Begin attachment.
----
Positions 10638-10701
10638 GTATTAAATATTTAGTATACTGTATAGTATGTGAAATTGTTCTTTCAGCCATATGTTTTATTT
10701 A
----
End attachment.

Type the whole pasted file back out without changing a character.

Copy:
Positions 10638-10701
10638 GTATTAAATATTTAGTATACTGTATAGTATGTGAAATTGTTCTTTCAGCCATATGTTTTATTT
10701 A